.......................  ....................  ...Fly Fishing Yellowstone National Park

New KISS Bug Series - Part 8
Bugs 101

Some Other Aquatic Insects of Yellowstone

Craneflies are fairly abundant in the park's streams. Craneflies are two-winged insects like
midges, but they are much larger than midges. The larvae look like short, fat worms. There are two
types as far as their preference for habitat. Some species of them live underwater in woody
debris, algae, and aquatic vegetation. Most of them live in the damp soil above the waterline.

The terrestrial type do get into the water. Heavy rain is usually the reason. An imitation of a cranefly
larva is sometimes a fly to use after the streams are swollen from rains. Trout will also eat the adult
craneflies. They are usually in very shallow water and trout mostly feed on them near dusk. You will
find lots of them on some streams in the mid to late Summer.

Interestingly, most of the time I spot a large number of dragonflies in the park, they are eating
mayflies, caddisflies or midges. You will see them dive down from high in the air and grab a small
mayfly. Dragonflies prefer still or slow moving water.

Dragonflies are found more often in still or slow moving water. They are basically a still water
insect but are also commonly found on streams. Their larva are big and trout do eat them. You'all
find the Firehole and Madison River has plenty but so does many other streams in the park. All of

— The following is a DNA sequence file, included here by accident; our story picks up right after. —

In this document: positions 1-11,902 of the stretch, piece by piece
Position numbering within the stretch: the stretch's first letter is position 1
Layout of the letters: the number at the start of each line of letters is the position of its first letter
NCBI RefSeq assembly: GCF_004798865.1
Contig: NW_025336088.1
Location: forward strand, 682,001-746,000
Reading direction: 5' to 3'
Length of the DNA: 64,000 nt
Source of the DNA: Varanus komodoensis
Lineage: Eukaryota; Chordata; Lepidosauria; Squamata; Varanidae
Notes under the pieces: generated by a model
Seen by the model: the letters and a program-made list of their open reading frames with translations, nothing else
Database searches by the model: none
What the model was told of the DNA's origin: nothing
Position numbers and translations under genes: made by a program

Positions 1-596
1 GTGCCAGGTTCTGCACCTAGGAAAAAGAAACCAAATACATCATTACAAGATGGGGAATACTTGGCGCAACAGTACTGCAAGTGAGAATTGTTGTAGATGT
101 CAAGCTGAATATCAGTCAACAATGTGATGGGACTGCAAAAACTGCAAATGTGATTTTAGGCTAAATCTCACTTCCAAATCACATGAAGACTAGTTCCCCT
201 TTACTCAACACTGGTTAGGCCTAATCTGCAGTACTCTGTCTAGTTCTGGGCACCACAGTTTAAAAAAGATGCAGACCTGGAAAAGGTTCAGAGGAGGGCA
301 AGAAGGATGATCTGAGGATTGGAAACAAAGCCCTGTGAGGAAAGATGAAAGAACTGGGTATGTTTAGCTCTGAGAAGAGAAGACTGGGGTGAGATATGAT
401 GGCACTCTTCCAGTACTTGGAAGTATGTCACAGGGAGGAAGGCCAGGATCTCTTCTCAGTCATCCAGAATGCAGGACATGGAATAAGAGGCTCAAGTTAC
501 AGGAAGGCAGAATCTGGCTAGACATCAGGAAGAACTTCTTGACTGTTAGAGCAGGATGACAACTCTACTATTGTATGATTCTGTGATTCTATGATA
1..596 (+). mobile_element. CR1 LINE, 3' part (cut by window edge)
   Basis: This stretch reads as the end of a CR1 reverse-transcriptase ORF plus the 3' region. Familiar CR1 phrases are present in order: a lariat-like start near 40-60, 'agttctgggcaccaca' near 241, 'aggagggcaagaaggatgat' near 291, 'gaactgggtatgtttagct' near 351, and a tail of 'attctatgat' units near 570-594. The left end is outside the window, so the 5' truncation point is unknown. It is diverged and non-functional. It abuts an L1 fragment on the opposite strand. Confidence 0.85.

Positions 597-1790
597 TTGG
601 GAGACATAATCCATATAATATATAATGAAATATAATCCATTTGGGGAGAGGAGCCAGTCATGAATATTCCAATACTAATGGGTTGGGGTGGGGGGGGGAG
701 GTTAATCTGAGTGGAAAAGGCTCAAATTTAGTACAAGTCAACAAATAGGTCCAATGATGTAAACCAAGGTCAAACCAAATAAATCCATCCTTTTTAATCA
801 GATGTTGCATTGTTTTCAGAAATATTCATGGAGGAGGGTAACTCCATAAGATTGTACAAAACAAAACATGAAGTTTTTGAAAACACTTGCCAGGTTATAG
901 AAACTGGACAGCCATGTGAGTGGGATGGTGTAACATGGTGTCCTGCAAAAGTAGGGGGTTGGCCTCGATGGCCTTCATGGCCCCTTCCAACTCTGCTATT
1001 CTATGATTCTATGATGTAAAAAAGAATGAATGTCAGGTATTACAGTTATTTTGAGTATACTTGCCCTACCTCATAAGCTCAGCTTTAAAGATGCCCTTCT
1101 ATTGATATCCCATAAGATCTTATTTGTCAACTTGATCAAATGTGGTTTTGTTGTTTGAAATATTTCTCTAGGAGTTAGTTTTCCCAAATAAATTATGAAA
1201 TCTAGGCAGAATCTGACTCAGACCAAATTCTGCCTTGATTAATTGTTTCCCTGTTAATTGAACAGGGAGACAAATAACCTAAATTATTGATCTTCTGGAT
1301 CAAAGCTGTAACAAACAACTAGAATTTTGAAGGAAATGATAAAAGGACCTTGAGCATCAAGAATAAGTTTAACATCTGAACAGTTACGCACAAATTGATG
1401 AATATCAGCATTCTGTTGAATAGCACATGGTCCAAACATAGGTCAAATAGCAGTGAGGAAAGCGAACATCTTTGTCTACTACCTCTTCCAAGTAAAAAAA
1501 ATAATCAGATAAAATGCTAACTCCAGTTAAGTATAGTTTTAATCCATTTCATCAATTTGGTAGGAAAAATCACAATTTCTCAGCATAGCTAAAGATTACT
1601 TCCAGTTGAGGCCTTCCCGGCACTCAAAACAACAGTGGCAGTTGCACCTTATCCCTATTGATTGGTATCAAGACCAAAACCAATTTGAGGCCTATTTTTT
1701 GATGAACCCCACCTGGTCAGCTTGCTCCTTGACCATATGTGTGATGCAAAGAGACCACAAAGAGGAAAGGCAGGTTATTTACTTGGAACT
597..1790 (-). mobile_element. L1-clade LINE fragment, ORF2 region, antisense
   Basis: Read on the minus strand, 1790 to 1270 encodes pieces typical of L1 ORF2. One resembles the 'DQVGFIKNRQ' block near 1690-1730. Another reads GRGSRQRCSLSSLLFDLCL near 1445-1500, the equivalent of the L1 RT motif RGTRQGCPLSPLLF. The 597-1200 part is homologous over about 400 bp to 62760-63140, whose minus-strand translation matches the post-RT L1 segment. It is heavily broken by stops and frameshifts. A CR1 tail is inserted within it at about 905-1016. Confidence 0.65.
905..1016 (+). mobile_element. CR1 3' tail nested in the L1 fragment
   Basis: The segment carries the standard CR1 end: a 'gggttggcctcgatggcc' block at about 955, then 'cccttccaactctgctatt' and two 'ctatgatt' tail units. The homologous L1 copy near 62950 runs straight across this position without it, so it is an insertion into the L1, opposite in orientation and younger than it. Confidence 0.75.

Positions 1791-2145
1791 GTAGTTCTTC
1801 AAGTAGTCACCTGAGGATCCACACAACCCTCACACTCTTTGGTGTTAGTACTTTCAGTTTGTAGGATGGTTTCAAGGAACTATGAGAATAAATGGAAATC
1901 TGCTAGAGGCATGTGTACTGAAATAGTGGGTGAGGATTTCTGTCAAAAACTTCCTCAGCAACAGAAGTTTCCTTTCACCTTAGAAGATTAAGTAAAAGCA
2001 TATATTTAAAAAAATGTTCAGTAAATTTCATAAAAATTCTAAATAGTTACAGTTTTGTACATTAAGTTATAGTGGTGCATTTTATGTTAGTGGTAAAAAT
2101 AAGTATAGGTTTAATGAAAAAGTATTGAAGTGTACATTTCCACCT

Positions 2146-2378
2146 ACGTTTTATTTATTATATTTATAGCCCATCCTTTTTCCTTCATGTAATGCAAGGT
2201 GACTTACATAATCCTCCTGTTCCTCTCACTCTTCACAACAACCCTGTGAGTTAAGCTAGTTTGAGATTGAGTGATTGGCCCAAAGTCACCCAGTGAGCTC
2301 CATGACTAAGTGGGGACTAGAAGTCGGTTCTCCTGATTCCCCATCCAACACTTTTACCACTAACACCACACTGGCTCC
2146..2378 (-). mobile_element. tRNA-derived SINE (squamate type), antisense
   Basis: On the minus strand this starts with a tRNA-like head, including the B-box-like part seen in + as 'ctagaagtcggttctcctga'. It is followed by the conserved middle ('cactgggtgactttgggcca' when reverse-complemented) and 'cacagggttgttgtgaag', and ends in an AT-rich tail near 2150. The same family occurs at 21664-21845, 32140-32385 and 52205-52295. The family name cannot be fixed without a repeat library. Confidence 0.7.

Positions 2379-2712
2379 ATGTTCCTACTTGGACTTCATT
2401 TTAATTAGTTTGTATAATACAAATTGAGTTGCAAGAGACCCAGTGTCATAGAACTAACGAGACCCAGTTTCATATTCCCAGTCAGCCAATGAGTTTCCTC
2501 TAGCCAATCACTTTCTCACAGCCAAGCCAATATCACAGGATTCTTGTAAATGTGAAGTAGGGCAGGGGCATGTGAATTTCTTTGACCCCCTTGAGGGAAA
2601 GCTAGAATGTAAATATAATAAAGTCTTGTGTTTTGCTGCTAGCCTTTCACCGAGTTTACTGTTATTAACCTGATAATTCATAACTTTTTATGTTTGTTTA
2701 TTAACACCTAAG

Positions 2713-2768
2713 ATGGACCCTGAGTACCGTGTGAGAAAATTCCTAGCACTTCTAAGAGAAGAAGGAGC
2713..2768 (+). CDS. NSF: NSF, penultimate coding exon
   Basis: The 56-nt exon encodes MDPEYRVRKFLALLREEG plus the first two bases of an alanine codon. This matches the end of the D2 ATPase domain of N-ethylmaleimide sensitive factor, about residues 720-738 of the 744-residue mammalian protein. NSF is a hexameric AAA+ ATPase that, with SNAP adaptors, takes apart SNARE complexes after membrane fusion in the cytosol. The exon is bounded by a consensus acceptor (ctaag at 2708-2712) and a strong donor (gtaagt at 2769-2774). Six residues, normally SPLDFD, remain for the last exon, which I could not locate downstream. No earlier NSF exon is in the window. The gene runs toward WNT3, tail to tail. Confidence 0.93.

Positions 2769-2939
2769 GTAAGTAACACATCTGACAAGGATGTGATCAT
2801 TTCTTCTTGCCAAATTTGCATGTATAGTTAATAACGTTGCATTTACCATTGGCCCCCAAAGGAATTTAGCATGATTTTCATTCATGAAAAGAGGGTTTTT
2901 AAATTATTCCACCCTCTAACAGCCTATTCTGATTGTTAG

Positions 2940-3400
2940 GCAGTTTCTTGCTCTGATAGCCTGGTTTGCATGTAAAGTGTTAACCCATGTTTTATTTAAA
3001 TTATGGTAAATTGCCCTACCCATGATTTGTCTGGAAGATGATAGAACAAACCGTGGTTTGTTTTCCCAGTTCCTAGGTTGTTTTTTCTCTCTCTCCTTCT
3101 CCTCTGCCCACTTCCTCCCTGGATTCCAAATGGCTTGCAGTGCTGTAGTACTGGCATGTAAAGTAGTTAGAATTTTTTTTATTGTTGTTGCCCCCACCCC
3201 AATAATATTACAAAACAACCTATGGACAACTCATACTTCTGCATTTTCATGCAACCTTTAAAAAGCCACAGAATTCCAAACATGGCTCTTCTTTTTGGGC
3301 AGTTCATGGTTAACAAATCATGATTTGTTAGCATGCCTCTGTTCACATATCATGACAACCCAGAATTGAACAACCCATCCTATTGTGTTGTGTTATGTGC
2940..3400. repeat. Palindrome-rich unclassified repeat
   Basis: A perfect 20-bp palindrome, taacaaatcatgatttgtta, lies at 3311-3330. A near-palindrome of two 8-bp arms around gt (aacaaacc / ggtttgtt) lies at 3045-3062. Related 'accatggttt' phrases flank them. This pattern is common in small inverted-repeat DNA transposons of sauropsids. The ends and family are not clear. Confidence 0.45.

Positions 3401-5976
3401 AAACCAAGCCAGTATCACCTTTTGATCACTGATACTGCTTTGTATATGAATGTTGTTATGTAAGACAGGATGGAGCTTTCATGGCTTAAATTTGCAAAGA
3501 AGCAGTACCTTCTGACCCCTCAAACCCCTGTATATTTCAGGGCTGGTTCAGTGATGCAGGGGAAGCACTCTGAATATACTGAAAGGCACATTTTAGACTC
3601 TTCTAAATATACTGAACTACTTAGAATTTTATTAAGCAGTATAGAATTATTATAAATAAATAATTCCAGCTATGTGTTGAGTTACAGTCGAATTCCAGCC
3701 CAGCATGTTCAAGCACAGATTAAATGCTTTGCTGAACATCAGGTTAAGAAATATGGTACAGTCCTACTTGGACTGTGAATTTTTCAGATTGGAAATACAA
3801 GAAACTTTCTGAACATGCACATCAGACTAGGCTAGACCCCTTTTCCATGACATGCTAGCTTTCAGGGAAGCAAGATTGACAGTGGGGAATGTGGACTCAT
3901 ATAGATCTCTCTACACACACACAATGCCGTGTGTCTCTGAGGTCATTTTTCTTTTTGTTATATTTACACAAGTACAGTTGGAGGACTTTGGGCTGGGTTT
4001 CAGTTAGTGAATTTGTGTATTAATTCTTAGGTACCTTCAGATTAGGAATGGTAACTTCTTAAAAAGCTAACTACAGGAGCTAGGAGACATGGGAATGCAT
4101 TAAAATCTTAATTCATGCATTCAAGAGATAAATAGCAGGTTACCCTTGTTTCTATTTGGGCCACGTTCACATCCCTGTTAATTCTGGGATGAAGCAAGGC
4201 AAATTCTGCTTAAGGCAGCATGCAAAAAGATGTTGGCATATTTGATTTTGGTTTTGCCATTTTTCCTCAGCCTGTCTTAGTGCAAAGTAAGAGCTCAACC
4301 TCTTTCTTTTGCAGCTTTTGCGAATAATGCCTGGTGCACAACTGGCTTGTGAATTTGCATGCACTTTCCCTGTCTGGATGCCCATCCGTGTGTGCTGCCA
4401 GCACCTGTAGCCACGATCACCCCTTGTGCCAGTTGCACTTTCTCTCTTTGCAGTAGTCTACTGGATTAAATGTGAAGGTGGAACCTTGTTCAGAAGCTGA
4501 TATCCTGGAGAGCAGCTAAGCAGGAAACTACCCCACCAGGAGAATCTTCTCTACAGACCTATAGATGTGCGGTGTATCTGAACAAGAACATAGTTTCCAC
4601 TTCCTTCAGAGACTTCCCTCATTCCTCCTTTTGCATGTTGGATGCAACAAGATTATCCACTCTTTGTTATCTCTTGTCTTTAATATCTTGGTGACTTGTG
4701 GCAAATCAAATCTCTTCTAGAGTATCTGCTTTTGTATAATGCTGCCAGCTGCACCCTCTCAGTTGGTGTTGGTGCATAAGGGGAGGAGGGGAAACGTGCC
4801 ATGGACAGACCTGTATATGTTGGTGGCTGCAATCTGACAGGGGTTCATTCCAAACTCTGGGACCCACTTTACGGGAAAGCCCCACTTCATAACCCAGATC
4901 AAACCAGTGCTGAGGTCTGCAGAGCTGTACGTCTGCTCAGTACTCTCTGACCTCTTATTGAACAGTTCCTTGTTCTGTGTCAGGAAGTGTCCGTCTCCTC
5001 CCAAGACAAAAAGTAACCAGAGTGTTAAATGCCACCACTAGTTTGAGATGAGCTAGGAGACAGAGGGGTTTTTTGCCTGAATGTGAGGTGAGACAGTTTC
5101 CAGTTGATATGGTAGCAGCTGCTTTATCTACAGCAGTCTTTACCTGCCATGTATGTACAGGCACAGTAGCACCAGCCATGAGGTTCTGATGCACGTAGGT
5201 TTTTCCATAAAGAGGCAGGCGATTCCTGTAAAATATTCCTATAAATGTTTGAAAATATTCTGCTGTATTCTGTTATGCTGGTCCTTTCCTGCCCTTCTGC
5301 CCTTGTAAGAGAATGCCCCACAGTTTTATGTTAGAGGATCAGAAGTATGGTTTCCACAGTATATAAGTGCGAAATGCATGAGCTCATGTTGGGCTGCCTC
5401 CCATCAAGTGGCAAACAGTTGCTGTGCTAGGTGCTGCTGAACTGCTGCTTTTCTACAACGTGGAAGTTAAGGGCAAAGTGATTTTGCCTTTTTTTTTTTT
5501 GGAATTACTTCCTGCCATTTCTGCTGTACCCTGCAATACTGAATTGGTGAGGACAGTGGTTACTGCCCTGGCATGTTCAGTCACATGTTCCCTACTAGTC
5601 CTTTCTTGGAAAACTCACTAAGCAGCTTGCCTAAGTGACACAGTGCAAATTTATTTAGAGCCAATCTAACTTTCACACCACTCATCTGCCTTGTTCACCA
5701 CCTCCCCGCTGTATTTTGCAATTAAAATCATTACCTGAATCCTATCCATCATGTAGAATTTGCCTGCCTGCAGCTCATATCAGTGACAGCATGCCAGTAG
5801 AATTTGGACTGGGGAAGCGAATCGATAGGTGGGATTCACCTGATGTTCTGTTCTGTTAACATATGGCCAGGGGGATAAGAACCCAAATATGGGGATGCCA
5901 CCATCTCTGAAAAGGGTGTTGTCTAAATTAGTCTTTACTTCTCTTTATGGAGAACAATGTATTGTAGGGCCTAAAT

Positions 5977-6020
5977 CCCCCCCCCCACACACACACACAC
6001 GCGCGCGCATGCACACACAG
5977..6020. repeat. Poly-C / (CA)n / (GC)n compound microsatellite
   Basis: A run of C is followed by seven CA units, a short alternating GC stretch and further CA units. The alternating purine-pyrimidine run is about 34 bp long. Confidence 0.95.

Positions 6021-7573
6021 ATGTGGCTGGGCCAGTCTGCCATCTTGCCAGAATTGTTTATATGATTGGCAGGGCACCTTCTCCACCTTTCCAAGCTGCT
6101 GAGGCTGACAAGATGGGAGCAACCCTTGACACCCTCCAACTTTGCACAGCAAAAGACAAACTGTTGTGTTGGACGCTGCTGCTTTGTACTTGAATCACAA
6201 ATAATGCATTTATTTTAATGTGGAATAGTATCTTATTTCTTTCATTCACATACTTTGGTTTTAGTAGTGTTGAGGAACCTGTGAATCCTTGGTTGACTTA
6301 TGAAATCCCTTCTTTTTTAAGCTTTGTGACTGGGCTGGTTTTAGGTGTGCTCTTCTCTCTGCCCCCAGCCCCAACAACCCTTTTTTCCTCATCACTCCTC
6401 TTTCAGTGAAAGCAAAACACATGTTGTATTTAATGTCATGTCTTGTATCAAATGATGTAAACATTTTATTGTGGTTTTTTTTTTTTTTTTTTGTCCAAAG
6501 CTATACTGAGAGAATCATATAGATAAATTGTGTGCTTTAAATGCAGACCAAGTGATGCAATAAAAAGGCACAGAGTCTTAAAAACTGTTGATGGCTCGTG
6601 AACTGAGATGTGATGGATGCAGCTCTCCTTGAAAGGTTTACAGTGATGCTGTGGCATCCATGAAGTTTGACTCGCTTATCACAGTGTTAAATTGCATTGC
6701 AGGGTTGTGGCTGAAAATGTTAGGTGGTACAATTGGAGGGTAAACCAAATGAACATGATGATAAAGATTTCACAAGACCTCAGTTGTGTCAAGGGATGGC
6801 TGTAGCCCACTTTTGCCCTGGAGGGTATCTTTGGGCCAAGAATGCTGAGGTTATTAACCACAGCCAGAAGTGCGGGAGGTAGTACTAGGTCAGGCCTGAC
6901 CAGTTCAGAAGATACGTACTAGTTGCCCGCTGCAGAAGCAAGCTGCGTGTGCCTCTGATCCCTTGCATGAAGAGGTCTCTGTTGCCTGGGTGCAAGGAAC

the lake have good population of dragonflies.

Like the dragonfly, damselflies are plentiful in the park in certain types of streams and all the
lakes. They prefer still to slow moving water. The insects have a preference for vegetation with
long stems. That's where they hide to catch the food they eat. They eat mayfly nymphs, scuds and
midge larvae and pupae.

Fish eat the nymphs throughout the season but the best time to catch them on the damselfly nymph
imitation is when they first begin to hatch. When the nymphs begin to hatch into an adult they swim
to the shore beneath the surface of the water. They usually swim within a few inches of the surface,
not in the deeper water. This makes it easy for anglers to imitate them.

Water Boatman:
The Water Boatman are mostly found in the still waters of Yellowstone. They are most important
during in the late spring when the water first becomes fishable and in the fall when mating and egg
laying takes place. These insects actually breath air. They can trap bubbles which is what give
them a flashy look or appearance at times. That is one reason they are found in the shallows
especially where there's a lot of vegetation.

In the fall, usually late fall, these insects mate and fly over and crash into the water. They dive all the
way to the bottom and paste their eggs on the bottom or stems of plants. They must come back to
the surface for air so they make the trip all the way down and back up. The trout become well
aware of this procedure because they key in on the water boatman when this happens.

Copyright 2012 James Marsh